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The Honolulu Advertiser
Posted on: Tuesday, May 16, 2006

Don't buy Enron defense, jury told

By Carrie Johnson
Washington Post

HOUSTON A prosecutor urged jurors in the fraud trial of former Enron Corp. leaders Kenneth Lay and Jeffrey Skilling to "hold them accountable for the choices they made and the lies that they told," as final arguments began in a case stemming from the era's biggest corporate scandal.

After four months of testimony, Assistant U.S. Attorney Kathryn Ruemmler sought to remind the jury of what she called "accounting tricks, hocus-pocus, fiction, and outright lies" that helped Enron paint a healthy external portrait even as it limped toward bankruptcy protection in December 2001.

Central to the fraud, the Washington-based prosecutor argued, was a series of falsehoods that former chief executive Skilling and former chairman Lay told investors to boost the stock price as Enron's problems mounted. At the same time, Ruemmler asserted, both men quietly unloaded tens of millions of dollars in stock, putting their own interests above the company employees'.

Skilling faces 28 criminal charges, and Lay faces six counts of conspiracy and fraud. Each man could go to prison for more than a decade if convicted. Defense lawyers have a final chance to persuade jurors today before prosecutors take a parting shot and hand the case off to the panel later in the week.

The eight-woman, four-man jury seemed attentive, frequently jotting notes but mostly keeping poker faces.

An alternate juror who was dismissed last week for health reasons attended the morning session, squeezing into a crowded back bench. Lay and Skilling sometimes exchanged looks of amusement and anger as they disagreed with a point the government lawyer made.

Yesterday, prosecutors took four hours to sum up 16 weeks of testimony from more than 50 witnesses, many of them former Enron insiders who pleaded guilty and testified in exchange for reduced prison sentences.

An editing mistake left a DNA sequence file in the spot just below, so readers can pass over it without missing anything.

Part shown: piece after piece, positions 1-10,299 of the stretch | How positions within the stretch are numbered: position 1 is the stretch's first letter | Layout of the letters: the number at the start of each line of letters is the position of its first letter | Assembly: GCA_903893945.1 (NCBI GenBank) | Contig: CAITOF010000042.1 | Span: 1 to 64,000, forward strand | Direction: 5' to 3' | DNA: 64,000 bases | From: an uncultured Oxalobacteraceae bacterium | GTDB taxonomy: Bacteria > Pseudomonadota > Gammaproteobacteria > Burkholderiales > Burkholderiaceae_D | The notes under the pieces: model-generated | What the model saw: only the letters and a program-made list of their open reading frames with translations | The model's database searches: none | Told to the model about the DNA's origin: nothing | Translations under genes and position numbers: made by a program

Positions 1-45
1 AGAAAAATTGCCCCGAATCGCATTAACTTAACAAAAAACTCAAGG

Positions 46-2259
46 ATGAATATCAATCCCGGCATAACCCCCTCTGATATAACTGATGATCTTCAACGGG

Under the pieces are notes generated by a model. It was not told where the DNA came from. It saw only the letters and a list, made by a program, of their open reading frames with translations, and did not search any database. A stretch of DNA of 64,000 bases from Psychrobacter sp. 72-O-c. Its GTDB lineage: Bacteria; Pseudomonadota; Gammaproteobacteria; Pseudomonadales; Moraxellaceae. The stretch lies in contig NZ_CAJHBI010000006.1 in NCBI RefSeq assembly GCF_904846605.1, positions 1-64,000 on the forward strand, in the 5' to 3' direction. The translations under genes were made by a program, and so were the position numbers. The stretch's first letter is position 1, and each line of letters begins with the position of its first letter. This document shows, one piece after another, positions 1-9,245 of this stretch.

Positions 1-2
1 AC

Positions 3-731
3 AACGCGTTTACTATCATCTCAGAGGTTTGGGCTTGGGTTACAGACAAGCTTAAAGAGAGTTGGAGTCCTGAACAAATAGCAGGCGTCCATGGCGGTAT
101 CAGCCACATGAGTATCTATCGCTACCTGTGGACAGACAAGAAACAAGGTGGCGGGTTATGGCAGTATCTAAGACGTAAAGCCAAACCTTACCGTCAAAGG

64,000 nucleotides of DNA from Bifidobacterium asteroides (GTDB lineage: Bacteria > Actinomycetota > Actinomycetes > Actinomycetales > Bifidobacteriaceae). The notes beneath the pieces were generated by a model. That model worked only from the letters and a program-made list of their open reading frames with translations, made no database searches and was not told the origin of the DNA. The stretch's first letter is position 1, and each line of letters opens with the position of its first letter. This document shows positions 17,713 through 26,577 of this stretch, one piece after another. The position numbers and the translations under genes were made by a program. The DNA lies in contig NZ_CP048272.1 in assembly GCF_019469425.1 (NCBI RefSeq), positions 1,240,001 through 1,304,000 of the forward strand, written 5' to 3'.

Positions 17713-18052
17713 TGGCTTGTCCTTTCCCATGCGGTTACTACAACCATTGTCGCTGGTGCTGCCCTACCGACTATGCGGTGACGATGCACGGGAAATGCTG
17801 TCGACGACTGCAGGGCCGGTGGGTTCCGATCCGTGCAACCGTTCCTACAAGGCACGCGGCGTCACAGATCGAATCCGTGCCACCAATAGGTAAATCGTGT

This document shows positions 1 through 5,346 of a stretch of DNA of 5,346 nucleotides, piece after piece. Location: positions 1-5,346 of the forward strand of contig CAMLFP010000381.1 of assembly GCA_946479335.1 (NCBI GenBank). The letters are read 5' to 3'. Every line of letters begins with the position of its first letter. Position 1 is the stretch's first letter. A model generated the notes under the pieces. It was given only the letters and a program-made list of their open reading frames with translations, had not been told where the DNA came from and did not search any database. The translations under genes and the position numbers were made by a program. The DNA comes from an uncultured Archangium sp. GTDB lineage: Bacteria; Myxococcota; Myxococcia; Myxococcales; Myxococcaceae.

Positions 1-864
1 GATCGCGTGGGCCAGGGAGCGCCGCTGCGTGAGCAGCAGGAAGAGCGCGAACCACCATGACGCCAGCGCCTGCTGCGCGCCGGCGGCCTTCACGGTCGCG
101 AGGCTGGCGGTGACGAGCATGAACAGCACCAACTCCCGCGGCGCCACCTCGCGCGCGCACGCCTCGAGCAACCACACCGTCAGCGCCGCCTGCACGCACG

Legal experts say the case, which has no documents that link the defendants directly to fraud, could come down to a battle of credibility. Skilling and Lay took the witness stand and testified, for 14 sometimes rocky days, that they believed Enron was vibrant up until its demise.

Ruemmler asked jurors to compare the demeanor of witnesses who had accepted responsibility for their actions with that of Skilling and Lay, who she said offered "a series of excuses, convenient memory lapses," and blame games.

"On cross-examination, they fought, argued, made long speeches, evaded questions," she said. "Nobody else is smart enough ... That is extraordinary arrogance. It is the exact same tactic they used when they were running Enron."

The prosecution also sought to disarm the defense by mocking its central arguments, including the theory that Enron collapsed during a market panic fueled by skeptical news reports and investors called short sellers, who bet that a company's stock price will drop.

Calling the defense rhetoric a "diversionary tactic," Ruemmler said, "It's absurd. It's ridiculous. Don't buy it."

Instead, prosecutors counseled the jury to look past courtroom theatrics and focus on the evidence and their own common sense.

Ruemmler reminded the jury of testimony that Enron's highly touted retail unit was instead "a basket case," according to the executive hired to rescue it.

She showed jurors a conference call script in which Skilling chose to omit mention of losses. And she sketched out a last-minute scheme to meet Wall Street earnings expectations for the fourth quarter of 1999.

"Abracadabra. Just like that. A penny to meet the consensus estimate. That's fraud. It's wrong," she said. "The only people who said something different were Mr. Skilling and his $600,000 expert."